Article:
As coronavirus rages, Metro Manila private hospitals face shortage of staff, medical supplies

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Frontline health personnel from the National Kidney and Transplant Institute triage attend to patients coming into the hospital for treatment. Jire Carreon, ABS-CBN News

MANILA – As Luzon entered its 3rd week of the enhanced community quarantine, private hospitals in Metro Manila are facing a shortage of health workers and medical supplies to battle the coronavirus disease 2019 (COVID-19) pandemic, a group said Friday.

Dr. Rustico Jimenez, president of Private Hospitals Association of the Philippines (PHAP), appealed for government help as the crisis is stretching the private health care system to its limits.

"Dito sa Metro Manila, talagang kulang po tayo," he told radio DZMM.

(Here in Metro Manila, we are definitely lacking [manpower].)

"Kailangan na po talaga na humingi ng tulong kasi 'yong naka-handle ng COVID iqu-quarantine ng 14 days, nababawasan na po ang ating mga nurse at doctors," Jimenez added.

(It's time to ask for help because those handling COVID-19 cases have to be quarantined for 14 days, reducing our nurses and doctors.)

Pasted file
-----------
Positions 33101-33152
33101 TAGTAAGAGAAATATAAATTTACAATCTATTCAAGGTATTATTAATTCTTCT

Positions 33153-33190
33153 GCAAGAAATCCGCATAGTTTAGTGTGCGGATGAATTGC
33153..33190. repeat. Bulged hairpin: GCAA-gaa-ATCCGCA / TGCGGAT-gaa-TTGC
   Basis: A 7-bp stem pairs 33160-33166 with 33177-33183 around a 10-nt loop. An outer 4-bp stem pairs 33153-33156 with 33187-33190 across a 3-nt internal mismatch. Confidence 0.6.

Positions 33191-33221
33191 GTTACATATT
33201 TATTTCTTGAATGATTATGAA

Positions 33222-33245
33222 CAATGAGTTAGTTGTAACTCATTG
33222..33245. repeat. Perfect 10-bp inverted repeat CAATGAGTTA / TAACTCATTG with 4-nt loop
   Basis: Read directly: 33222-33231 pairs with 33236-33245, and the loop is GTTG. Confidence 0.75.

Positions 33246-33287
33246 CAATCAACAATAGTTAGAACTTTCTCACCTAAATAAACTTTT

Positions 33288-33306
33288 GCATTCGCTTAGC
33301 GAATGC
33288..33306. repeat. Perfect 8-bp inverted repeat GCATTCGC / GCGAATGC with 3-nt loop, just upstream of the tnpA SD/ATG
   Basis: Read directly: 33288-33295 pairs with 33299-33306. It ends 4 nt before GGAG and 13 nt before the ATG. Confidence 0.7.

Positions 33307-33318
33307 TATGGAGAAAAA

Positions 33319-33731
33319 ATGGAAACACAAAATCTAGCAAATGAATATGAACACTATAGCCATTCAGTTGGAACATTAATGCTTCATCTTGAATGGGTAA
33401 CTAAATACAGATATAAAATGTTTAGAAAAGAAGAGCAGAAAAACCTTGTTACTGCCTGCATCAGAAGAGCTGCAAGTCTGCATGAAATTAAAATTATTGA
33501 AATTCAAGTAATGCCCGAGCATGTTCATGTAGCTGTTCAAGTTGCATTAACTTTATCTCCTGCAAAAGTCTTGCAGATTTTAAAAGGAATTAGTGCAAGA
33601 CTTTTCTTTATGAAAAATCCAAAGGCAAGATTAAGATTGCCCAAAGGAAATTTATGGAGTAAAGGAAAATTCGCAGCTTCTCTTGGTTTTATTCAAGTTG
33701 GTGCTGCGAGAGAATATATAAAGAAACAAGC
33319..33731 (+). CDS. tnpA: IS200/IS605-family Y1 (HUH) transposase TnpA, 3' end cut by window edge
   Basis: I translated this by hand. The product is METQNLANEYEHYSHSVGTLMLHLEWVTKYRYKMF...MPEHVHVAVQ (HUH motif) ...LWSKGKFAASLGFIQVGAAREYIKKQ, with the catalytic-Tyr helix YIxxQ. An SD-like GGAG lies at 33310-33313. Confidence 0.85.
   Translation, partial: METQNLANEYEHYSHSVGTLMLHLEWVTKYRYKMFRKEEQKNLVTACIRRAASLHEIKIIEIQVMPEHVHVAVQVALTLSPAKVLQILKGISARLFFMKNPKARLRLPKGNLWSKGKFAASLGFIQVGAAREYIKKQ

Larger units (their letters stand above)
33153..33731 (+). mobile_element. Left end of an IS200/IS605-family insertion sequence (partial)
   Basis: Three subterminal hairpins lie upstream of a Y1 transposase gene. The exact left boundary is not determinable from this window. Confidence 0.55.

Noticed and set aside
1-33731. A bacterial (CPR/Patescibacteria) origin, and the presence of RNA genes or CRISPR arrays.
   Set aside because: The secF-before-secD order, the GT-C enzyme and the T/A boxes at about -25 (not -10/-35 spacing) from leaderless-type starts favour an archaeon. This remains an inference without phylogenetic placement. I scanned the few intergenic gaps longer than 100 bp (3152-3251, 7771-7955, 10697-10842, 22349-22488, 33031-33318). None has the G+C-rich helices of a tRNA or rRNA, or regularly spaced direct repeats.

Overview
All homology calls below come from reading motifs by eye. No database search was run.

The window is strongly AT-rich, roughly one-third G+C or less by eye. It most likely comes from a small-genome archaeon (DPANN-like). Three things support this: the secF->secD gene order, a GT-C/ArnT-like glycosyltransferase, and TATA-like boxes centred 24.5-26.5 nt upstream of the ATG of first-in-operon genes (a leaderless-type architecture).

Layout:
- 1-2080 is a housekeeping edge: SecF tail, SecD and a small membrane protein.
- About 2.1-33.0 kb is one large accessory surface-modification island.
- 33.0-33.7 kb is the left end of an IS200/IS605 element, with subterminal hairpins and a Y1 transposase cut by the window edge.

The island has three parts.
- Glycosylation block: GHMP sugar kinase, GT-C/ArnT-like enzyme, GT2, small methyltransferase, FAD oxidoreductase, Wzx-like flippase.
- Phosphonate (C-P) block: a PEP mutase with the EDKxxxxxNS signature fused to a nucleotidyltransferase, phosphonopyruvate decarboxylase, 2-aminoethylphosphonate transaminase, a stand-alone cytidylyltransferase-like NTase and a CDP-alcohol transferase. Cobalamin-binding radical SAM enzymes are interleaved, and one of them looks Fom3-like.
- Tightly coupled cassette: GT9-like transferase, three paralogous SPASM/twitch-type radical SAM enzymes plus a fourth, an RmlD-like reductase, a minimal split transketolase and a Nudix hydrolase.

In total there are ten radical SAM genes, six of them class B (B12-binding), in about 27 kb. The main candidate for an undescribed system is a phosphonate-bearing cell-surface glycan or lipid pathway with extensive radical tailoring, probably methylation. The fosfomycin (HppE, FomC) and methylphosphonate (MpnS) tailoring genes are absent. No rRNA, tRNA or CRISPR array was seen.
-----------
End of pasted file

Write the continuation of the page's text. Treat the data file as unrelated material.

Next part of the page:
The PHAP, which has over 600 members throughout the country, said private hospitals are also running low on medical supplies and equipment.

Among the scarce supplies are mechanical breathing devices ventilators, which are used for patients with severe cases of the novel coronavirus, Jimenez said.

For one COVID-19 patient, health workers have to use at least 100 personal protective equipment (PPEs) for a day or two, he added.

Even before the outbreak of the coronavirus, which originated in Wuhan City in Hubei province, China, the Philippines has been facing a shortage of medical practitioners, Jimenez said.

"Even before the COVID-19, we have been lacking 23,000 nurses all over the Philippines. Some 3,500 pharmacists and 3,000 med techs," he added.

As the virus continues to spread in the country, which has so far infected 3,018 people, dealing with an influx of coronavirus patients is straining hospital systems, Jimenez said.

The current doctor-to-patient ratio stands at 1 to 40,000, far from the ideal 1 to 10,000 as recommended by the World Health Organization (WHO), he added.

During the interview, Jimenez assured the public that private hospitals would still accept patients having other medical conditions.

He also urged patients possibly carrying the novel coronavirus strain to tell the truth.

"Huwag silang magsinungaling. Maraming doctor ang namatay dahil hindi nagsabi ng tama ang ilang pasyente," Jimenez said.

(Don't lie. Many doctors died because some patients didn't tell the truth.)

The Philippine Medical Association earlier said some 12 Filipino doctors had died fighting the COVID-19 pandemic.

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